On one randomly selected day last week, I received 15 emails in my Coleman Insights email junk folder that personally addressed me by name. “Hey, Jay…” “Jay, can we meet tomorrow?” “Jay, I saw that your company…”
Not much of a prettier picture in my Gmail inbox. When viewed from the desktop, 93 emails in one day landed in the dreaded “Promotions” inbox instead of the “Primary” one, viciously filtered by Google to email damnation in a place I’m bound to miss it. Among the 93 were emails I would have liked to have found in Primary (i.e., All Access and Wegmans) and others I was perfectly happy to have missed (i.e., The Raleigh News & Observer and Filters Fast). Hopefully our subscribers get this one in the intended folder!
Now you may be saying, “Jay, why don’t you just mark them as Primary so that they don’t land in the Promotions folder anymore?” Assuming I had the desire to spend the time doing that for each one I determined should be moved (which I don’t), it’s not quite so simple. But I gave it a shot.
Right click? Ha ha! No.
I googled “How to move Gmail” and the search bar auto-populated with “from promotions to primary.” I knew I wasn’t alone.
Oh good, there’s a YouTube tutorial. And while it’s not particularly hard, the consumer is facing friction. Most won’t try to figure it out.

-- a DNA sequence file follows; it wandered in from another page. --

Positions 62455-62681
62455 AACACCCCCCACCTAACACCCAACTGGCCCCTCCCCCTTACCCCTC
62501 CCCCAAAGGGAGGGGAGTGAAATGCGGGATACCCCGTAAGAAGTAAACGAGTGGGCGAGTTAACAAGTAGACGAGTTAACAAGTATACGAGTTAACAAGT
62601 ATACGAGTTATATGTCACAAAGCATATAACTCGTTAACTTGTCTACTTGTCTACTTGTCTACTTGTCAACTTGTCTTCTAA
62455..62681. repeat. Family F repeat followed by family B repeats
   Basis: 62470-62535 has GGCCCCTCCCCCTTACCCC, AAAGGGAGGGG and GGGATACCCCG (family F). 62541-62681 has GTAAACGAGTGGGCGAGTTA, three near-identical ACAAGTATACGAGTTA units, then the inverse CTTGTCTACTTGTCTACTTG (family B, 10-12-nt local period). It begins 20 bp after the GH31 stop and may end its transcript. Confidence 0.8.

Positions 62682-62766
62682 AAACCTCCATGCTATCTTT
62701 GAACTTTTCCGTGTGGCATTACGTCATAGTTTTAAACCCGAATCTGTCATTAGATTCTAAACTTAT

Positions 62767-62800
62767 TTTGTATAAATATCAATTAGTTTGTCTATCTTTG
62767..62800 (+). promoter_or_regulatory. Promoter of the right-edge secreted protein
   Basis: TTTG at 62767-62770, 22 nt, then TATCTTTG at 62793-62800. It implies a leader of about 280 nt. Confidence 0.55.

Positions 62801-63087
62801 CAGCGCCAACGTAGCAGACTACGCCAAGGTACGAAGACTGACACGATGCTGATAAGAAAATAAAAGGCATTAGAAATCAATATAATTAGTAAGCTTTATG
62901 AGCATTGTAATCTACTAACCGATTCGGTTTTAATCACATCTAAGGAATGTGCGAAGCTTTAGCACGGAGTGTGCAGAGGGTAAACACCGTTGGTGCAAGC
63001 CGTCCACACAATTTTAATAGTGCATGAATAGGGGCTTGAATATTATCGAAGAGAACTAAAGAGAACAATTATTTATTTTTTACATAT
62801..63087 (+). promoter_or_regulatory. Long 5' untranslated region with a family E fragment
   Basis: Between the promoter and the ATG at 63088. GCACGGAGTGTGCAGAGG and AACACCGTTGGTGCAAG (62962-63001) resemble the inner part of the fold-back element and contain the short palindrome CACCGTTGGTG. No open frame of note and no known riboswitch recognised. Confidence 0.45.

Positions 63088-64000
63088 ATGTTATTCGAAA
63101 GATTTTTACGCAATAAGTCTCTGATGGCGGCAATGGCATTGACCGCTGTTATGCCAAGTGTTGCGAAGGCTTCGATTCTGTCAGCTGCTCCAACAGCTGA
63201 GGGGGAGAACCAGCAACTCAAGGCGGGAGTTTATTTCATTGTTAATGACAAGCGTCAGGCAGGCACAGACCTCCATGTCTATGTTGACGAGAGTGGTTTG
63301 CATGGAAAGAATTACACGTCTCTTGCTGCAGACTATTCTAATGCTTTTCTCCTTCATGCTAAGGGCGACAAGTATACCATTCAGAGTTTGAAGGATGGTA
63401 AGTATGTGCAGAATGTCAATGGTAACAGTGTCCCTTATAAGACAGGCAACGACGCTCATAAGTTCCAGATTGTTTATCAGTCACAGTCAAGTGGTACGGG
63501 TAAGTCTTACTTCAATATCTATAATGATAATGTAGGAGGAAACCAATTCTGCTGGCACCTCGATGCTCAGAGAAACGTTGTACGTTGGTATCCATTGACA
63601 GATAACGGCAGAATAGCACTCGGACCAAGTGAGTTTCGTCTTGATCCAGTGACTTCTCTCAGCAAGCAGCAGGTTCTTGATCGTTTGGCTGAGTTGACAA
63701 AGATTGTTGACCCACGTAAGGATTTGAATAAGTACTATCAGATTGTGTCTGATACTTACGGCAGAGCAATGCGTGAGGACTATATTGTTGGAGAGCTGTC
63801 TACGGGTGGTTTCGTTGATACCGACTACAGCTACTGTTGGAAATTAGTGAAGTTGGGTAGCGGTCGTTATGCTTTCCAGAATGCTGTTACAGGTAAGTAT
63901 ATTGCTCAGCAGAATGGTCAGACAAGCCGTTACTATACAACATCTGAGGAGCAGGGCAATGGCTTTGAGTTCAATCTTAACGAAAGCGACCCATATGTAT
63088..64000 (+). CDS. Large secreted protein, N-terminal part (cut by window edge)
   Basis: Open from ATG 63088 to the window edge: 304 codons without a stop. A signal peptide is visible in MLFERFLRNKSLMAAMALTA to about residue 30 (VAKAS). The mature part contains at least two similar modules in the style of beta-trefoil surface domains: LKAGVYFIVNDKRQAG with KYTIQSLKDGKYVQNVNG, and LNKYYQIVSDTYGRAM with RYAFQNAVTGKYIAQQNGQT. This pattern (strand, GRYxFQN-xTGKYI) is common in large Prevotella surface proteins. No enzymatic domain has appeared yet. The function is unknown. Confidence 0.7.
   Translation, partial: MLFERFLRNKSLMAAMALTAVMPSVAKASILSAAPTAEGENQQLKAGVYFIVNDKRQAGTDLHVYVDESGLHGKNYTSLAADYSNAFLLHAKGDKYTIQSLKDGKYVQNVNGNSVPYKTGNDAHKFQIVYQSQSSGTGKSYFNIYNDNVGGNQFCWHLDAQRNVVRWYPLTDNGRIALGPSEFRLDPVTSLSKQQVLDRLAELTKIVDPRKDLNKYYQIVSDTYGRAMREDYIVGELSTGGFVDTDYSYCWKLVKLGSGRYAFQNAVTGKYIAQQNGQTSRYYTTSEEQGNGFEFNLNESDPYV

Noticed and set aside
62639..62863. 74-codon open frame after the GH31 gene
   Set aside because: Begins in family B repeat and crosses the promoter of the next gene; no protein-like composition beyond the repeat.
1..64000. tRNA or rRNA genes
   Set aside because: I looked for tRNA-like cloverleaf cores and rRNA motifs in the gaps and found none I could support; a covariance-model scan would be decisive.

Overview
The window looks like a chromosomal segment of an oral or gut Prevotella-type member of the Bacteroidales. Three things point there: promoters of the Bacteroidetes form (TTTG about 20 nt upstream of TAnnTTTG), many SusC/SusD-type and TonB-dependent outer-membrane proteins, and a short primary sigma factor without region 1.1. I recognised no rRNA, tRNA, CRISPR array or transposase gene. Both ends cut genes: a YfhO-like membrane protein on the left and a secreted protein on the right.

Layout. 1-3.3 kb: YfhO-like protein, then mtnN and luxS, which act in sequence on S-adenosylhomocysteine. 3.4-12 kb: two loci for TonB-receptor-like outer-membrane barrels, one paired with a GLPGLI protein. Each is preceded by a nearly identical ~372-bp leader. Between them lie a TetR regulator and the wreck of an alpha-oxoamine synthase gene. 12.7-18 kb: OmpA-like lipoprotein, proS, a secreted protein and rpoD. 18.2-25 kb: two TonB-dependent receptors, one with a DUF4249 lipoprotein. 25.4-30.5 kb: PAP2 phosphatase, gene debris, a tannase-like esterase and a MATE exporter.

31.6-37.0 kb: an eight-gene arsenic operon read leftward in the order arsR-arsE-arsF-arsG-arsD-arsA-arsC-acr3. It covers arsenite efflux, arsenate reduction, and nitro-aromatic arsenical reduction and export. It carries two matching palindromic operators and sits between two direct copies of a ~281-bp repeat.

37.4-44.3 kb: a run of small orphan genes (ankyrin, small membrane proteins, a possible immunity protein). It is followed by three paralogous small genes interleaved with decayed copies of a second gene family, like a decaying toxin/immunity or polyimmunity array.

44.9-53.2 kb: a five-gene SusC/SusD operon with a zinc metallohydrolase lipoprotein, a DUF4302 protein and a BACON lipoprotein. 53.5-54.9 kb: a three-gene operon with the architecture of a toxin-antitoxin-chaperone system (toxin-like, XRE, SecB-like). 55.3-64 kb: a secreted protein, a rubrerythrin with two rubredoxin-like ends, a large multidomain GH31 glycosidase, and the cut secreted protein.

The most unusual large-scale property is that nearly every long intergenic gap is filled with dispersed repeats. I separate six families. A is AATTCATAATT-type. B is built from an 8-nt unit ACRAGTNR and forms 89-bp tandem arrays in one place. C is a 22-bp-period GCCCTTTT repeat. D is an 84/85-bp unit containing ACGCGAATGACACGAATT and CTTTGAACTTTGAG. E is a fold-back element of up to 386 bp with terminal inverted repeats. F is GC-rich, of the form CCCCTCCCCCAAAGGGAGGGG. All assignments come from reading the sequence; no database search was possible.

If you were to aggregate the 108 emails that never saw the primary inbox that I check multiple times a day, consider how much time, energy, and money each of the companies has spent on those emails. There might have been subject line research, graphic design costs, and A/B testing to determine which message was more likely to reach me (oops.) There were likely campaign meetings, and calls, and more meetings.
And unless I had sourced it for this blog, all that effort resulted in the email never reaching me, its intended consumer.
Now consider how much time you put into your product and your messaging. It doesn’t matter if we’re talking about an email, a video, a commercial, a stream, a podcast, or a talk break on a radio station.
There are blockades everywhere you look, from consumer distractions to obstacles that prohibit your intended target from receiving the message at all, like Google’s filters.
If you still think that your typical listener is receiving that messaging unencumbered and without friction and is able to completely process that messaging on a regular basis, it’s time to shift the paradigm–and more than likely, how you deliver the messaging.